Where the show shines is that there’s a more developed, intelligent structure to the series in regards to its story-telling ambitions. Every episode is more or less typically self-contained as is the curse of cartoon comedies, yet throughout its present three season run, there has been definitive evidence of storyline arcs, call-backs to past events on the show and actual character and relationship advancement, something almost unheard of in the genre. The dialogue throughout is razor-sharp, both in humour terms and in content terms, as a set-piece between two characters will seamlessly segue into an ongoing conversation between other characters. In this manner, it bears more than a passing resemblance to cult favourite Arrested Development, a similarity exaggerated by the main cast inclusions of the superb Jessica Walter and the underrated Judy Greer. As with Arrested Development, Archer is a show that is better than it has any right to be, and its confidence in its own excellence is infectious and truly translates onscreen to the audience.

What truly makes it stand out in the genre is that there is a more linear structure to the series that is absent from other cartoon comedies, in that although you can watch the episodes out of order, there are often references and call-backs to previous situations that you will miss if you do so. In this sense, Archer is an anomaly in the cartoon world in that its appeal lies strictly with adults and the existence of storyline arcs and character development means that this is a show extremely confident within its own abilities and a show looking to mark its genre as capable of being appreciated as quality television in a way that has never been done before.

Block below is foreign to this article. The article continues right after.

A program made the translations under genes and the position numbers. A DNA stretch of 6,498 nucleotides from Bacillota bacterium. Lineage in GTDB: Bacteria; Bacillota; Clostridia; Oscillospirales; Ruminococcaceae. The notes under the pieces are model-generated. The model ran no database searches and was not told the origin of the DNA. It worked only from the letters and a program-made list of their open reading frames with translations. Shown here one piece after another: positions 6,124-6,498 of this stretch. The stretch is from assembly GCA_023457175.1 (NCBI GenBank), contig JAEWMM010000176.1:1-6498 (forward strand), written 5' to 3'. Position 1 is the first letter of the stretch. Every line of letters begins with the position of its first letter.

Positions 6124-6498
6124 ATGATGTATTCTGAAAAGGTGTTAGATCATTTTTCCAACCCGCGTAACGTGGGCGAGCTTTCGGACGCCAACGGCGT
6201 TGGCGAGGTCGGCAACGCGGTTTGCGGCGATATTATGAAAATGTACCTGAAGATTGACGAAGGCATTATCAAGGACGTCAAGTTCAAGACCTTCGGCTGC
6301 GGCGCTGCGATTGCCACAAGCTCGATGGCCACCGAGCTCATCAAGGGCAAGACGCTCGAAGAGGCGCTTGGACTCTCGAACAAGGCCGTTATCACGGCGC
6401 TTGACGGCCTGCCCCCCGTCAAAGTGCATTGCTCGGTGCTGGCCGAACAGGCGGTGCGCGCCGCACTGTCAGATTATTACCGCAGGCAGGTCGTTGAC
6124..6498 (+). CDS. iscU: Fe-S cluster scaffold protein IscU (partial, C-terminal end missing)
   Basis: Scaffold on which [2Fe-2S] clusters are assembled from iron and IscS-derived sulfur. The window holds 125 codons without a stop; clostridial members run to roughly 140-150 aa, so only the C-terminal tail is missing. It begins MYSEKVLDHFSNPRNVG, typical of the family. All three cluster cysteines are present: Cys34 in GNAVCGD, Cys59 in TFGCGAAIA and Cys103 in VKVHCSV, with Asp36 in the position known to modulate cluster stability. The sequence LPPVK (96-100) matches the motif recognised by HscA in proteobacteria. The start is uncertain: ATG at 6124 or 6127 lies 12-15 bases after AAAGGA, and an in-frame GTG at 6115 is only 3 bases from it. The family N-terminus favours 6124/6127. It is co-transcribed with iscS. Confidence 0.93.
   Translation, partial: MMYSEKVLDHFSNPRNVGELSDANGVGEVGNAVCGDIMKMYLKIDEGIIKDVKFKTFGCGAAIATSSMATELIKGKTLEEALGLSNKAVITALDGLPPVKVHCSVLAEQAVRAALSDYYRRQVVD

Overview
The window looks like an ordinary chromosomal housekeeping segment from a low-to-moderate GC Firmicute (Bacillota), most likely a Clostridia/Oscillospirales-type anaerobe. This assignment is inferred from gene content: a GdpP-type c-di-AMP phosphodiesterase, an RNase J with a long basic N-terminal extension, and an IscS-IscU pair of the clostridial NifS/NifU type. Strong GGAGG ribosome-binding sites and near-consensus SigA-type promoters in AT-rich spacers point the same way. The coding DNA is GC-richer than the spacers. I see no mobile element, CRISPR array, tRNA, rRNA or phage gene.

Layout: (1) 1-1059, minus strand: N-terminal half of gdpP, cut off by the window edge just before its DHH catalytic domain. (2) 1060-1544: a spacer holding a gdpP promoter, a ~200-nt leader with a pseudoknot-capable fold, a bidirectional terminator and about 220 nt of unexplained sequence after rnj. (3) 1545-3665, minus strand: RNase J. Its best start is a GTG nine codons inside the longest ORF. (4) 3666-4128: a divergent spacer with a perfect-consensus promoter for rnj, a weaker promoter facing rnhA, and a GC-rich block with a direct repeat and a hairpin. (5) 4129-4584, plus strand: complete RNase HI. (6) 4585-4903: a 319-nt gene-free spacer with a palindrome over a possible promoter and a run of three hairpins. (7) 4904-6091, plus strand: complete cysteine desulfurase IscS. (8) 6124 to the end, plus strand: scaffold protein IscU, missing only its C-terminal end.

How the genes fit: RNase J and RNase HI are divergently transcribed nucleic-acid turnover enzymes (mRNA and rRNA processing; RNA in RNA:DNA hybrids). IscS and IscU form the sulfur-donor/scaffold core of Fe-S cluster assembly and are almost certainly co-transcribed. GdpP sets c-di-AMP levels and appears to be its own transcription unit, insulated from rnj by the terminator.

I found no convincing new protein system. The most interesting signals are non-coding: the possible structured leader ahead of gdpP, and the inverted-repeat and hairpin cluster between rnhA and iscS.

Film Review: Avengers Assemble

•May 2, 2012 • 1 Comment

After a long period of nervy anticipation from fans, the latest film from Marvel’s movie division hit the screen in the form of Avengers Assemble, starring Hollywood heavy hitters in Robert Downey Jr., Scarlett Johansson and Samuel L Jackson. With the project being in line for a number of years upon its release, anxiety tends to swell just as equally as excitement within the large pockets of Marvel fans globally, as a concern arises as to how true the film will stick to the audience’s interpretations of some of their favourite characters. With this, the cinema becomes a ball of enthusiastic energy mixed with a fascinatingly tense undercurrent. Though their strike rate is particularly envious in terms of converting the comics to the big screen, Marvel know that it’s never a sure bet as to whether an often fickle and judgemental fan base will accept the movie as evidenced by the dire performance of 2003’s Hulk being received so poorly that the company felt the need to reboot the series in 2008’s The Incredible Hulk.